Hey, it was fun meeting you last night. Then he goes on to ask her to wish him luck on his photography project. Grace writes back this long message about how the date was pretty shit. She's pretty polite about it, though. She's nice. For example, she STARTS her message with, Hey Aziz nice meeting you too. I hope you have some good shots on the roll.

To Ansari's credit, he does give a fairly decent apology after her message.

Or maybe it's not decent.

Maybe it's decent and at the same time awful.

It's fake. That's what it is.

I'm so sad to hear this. All I can say is, it would never be my intention to make you or anyone feel the way you described. Clearly I misread things in the moment and I'm truly sorry. 

If it was not his intention to make Grace feel like a blow-up sex doll, maybe he should have acted much differently.

Women have had such strong opposing views on the story. They range from Ansari is guilty of sexual assault and truly SHOULD become the master of none. Bye bye TV show. There are those who think Grace is too blame. She gave too many mixed messages. And apparently once you give or receive oral sex, you resign yourself to becoming the blow-up sex doll.  Then there's my camp. We don't think Ansari should lose his career. We just think he, and other humans with penises, need(s) to behave much differently.  And we have empathy and understanding for Grace.  The only thing I fault her on, maybe, is naming Ansari. It might have been more ethical if he had been not-named and just described as a Netflix Celebrity.  At the very least, this would have given us all a really fun guessing game.

Besides the naming of Ansari, though, I can have sympathy for Grace because I strongly relate to her.  I have a hard time saying no. I manage to text it or say it, but I usually end up feeling guilty all day. I give mixed messages, because I don't want to hurt feelings. I have desires to lash out and hurt people for hurting me, but then I don't want them to be sad.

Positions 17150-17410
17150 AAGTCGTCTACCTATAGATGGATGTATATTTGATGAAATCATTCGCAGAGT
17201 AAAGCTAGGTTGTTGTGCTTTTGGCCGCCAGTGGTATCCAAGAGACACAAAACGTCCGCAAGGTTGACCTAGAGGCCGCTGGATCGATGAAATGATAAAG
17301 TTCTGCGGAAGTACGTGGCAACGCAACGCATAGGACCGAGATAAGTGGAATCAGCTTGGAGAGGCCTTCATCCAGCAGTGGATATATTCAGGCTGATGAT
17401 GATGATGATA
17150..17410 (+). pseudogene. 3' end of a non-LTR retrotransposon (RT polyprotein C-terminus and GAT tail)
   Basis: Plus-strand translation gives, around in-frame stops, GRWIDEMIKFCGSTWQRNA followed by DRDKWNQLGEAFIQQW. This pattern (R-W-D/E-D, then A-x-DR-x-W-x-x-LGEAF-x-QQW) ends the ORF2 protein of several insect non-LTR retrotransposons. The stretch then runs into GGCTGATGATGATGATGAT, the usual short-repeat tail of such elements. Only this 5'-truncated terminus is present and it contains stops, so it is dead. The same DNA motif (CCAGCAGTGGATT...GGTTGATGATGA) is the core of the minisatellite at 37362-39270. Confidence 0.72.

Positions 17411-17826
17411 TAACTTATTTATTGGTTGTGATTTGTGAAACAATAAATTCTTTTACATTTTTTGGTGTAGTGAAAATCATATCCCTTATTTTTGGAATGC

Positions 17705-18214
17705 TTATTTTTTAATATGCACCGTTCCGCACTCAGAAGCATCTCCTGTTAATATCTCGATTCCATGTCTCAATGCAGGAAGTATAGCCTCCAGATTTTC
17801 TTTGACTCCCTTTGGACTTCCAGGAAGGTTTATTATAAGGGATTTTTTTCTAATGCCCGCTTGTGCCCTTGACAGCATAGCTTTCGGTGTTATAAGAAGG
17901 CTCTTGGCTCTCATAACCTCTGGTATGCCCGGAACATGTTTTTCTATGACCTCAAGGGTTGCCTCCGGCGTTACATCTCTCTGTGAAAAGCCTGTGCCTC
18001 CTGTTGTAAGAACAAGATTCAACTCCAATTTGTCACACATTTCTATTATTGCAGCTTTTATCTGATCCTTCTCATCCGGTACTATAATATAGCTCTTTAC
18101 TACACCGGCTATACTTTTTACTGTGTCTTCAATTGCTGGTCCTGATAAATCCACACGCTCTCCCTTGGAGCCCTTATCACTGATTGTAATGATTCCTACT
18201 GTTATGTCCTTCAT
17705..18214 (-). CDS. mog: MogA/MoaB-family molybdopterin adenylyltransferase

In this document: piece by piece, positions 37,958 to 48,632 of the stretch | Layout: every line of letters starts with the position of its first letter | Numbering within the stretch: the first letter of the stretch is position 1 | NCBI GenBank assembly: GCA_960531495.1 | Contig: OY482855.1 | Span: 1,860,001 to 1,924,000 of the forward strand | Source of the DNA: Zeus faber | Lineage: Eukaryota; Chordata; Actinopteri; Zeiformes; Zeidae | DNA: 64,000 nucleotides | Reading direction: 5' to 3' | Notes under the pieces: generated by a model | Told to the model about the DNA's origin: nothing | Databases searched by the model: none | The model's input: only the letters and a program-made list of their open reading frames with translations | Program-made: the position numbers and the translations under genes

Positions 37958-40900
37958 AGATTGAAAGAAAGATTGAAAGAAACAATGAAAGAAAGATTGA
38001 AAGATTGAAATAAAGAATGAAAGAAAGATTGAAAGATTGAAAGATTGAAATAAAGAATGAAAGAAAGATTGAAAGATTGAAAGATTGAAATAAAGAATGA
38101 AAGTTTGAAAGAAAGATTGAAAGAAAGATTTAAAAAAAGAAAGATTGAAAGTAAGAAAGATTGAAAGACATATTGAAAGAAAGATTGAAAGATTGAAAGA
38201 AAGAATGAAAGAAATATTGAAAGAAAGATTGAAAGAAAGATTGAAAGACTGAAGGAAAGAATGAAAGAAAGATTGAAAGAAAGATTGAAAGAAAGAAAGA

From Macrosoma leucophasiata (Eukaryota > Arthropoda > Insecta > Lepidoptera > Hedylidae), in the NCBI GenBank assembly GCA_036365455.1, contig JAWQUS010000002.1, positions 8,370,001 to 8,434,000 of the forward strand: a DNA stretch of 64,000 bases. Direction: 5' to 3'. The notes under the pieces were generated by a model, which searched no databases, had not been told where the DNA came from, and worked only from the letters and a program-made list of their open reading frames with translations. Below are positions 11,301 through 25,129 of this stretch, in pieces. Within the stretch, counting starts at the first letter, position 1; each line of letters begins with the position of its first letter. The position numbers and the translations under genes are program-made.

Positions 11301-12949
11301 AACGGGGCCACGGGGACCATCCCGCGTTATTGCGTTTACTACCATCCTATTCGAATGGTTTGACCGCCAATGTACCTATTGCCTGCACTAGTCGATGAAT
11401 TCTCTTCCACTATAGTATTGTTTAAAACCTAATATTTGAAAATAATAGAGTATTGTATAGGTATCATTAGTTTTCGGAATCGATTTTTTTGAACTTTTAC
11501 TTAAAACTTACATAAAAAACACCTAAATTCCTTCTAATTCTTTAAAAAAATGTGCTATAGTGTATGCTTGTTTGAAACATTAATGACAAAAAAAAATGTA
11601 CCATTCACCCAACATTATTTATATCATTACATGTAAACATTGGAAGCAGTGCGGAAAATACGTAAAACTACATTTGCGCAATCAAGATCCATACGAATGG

I'm all mixed up.

I'm not sure why some of us are like this. Are we born this way? Is it how we're raised?

I picture the child at Disney World. What becomes of her?  Does she learn to firmly say no to her father when he pushes her to go on rides that make her feel uncomfortable?  Does she learn to say no to other people? Does she become assertive—no, not just assertive but confident in her assertiveness?  Or does she learn to say yes and act happy as much as possible?  Does she learn that Daddy is going to like her much more if she screams and laughs on roller coasters, and that men in general will like her much more if she says yes a lot...with a smile.   

Or maybe it's something in between.  In between the assertive woman who gives a firm no and the subservient woman who says yes without complaint, there's the woman who says...yes, maybe, I'm not sure. Okay. I'll do it, but I don't really like it much.  Can we please do something else? Can we take things more slow?  And she's thinking, please still like me. Please don't think I'm boring.  Please don't be hurt. Please don't be offended.  I don't want to be the scaredy cat. I don't want to be the prude.

She's the scared little girl who cries not just because she's scared of the big hill on Expedition Everest but also because she worries she's not cool enough. She's so sorry for that but at the same time furious that she's feeling sorry.